BOSTON — For people with HIV, a daily 1-month tuberculosis (TB) prevention regimen provides the same protection as the standard 9-month regimen, according to results from a new study.
"This has the potential to become the standard of care," said Carl Dieffenbach, PhD, from the National Institutes of Health. "It's easier to take a pill for a month, the side effects are significantly less, and the outcome is equivalent. To me it is a game-changer."
The data come a little more than a week after the World Health Organization released updated guidelines supporting TB prophylaxis. Around the world, TB kills more people with HIV than anything else, including AIDS-defining illnesses. Although TB is less common in the United States than in other parts of the world, it is still an issue for people living with HIV and for those taking drugs for inflammatory diseases, such as rheumatoid arthritis and Crohn's disease.
A previous trial showed the effectiveness of a 3-month regimen, said Richard Chaisson, MD, from Johns Hopkins University in Baltimore, Maryland (JAMA Pediatr. 2015;169:247-255).
That study led his team to ask, "Can we do better?"
And that turned into a 1-month mouse model, which appeared to be successful, Dr Chaisson, who has been working on the prevention of TB for 3 decades, said here at the Conference on Retroviruses and Opportunistic Infections (CROI) 2018.
Understanding that a 1-month regimen "would be phenomenal," he and his colleagues assessed a cohort of people 13 years and older who were living with HIV with no evidence of TB infection.
From Mice to Men
The 3000 patients were randomized to one of three treatment regimens: rifapentine 450 mg plus isoniazid 300 mg daily for 1 month; rifapentine 600 mg plus isoniazid 300 mg daily for 1 month; or standard isoniazid treatment for 9 months.
The researchers then analyzed who adhered to the treatment plan, who acquired TB, and how safe the experimental treatment was compared with standard treatment.
It's a daunting trial design, Chaisson told Medscape Medical News. For one thing, he and his team jumped straight from animal models to phase 3 efficacy trials, because there is no intermediary marker for TB acquisition.
"If you're doing an HIV trial, you can do viral load, you can do CD4 counts. And not every HIV study has an end point of AIDS or death," he said. "But with TB, TB or death is the end point for TB prevention."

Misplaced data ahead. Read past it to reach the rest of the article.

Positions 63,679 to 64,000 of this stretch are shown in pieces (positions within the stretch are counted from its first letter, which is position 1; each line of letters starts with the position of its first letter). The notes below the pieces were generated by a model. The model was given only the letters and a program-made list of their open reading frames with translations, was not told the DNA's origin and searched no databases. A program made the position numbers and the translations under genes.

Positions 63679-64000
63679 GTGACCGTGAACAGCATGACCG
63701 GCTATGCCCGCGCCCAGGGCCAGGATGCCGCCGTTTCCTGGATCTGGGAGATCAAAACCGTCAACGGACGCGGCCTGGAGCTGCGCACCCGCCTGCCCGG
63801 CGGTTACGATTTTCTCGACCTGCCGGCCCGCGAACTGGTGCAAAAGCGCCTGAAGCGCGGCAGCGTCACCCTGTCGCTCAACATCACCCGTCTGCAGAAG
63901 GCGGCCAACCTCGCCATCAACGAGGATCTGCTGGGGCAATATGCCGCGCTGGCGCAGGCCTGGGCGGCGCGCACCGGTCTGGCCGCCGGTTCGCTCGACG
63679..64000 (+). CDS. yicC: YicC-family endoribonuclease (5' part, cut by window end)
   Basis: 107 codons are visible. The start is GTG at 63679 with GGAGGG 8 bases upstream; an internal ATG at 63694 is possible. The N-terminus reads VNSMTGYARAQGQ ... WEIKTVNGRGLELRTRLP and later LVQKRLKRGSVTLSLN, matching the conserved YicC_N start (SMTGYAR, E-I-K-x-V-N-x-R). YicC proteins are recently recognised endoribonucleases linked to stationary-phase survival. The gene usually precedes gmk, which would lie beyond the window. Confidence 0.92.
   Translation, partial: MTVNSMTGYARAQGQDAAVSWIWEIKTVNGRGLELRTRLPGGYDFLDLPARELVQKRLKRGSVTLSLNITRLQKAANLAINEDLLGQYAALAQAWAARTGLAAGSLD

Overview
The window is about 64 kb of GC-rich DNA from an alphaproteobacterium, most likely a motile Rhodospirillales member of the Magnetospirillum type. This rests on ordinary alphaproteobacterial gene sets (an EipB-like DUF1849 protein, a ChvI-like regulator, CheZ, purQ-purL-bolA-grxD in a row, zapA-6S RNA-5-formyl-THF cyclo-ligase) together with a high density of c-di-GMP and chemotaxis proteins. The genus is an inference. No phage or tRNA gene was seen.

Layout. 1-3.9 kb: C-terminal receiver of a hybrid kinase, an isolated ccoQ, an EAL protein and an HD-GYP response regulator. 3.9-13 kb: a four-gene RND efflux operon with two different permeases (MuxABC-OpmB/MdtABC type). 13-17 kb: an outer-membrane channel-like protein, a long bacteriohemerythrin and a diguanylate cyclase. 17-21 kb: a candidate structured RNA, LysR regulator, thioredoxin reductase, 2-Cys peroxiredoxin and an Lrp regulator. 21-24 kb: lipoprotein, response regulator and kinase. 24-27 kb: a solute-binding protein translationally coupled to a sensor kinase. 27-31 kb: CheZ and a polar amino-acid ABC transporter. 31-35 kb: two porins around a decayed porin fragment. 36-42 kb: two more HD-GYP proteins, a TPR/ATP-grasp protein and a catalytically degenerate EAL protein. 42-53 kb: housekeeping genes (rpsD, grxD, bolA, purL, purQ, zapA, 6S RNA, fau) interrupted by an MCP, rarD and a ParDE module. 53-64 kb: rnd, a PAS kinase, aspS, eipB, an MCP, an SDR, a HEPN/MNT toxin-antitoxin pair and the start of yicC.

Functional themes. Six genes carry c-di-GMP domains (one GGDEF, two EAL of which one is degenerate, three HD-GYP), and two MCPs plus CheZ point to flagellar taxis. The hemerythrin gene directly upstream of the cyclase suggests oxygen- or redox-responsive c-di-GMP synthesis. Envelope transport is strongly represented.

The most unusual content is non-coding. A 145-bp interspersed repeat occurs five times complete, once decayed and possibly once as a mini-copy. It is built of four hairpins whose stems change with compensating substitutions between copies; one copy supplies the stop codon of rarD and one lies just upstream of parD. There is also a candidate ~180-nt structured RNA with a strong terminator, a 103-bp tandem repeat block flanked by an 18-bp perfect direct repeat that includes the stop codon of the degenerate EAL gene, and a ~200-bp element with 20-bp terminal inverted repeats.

At the end of the 3-year follow-up period, 32 people in the 1-month groups and 33 in the 9-month standard-care group had acquired TB. So 1 month of daily treatment provided the same protection as 9 months did. What's more, drug-resistance levels were similar between treatment groups.
Overall, toxicity was lower in the 1-month groups than in the 9-month group. Specifically, fewer people in the 1-month groups than in the 9-month group experienced neurologic events (14 vs 30) and liver events (28 vs 42). However, twice as many people in the 1-month group experienced hematologic events.
But the hematologic adverse effects are usually anemia or a drop in white blood cells, both of which usually reverse themselves after treatment ends, said Constance Benson, MD, from the University of California, San Diego.
Rates of TB are twice as high in San Diego county as they are in the United States in general, so Benson said she often talks to patients about how to treat latent TB.
She pointed out that 6 or 9 months of isoniazid can contribute to peripheral neuropathy in people with HIV, something they often struggle with. So for her, these data are promising, and might surpass the 3-month regimen recommended by the Centers for Disease Control and Prevention.
"I always love something that's going to simplify therapy, so I think this is an important study," Benson said. "It gives us an option for people who are unlikely to stick with it. To be able to tell patients that you can take this for 1 month and reduce the risk of developing TB by 80% to 90% is great."
The completion rate in the 1-month groups was 97%, whereas studies of 6- to 9-month isoniazid have adherence rates of 60% to 70%, she noted, adding that, in the clinic, that rate is much lower.
More work needs to be done to replicate the findings and address any outstanding issues, said Dieffenbach. But if those issues can be addressed, he said he could see this becoming a reasonable regimen for people who live with or who have been in contact with people recently diagnosed with TB.
"As scientists and public health officials, we need to be cautious," he said. "This looks really good. But now let's figure out where this study may have had a soft underbelly, address that, and do a companion study to see how it does pass muster. But overall, it's a really great outcome to have at CROI.
The study drug was provided by Sanofi Pharmaceuticals. Chaisson has been a consultant for Otsuka, and his spouse holds stock in Merck. Dieffenbach has disclosed no relevant financial relationships.
Conference on Retroviruses and Opportunistic Infections (CROI) 2018: Abstract OA37LB. Presented March 5, 2018.
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Cite this: Fast-Acting Tuberculosis Prophylaxis in the Works - Medscape - Mar 06, 2018.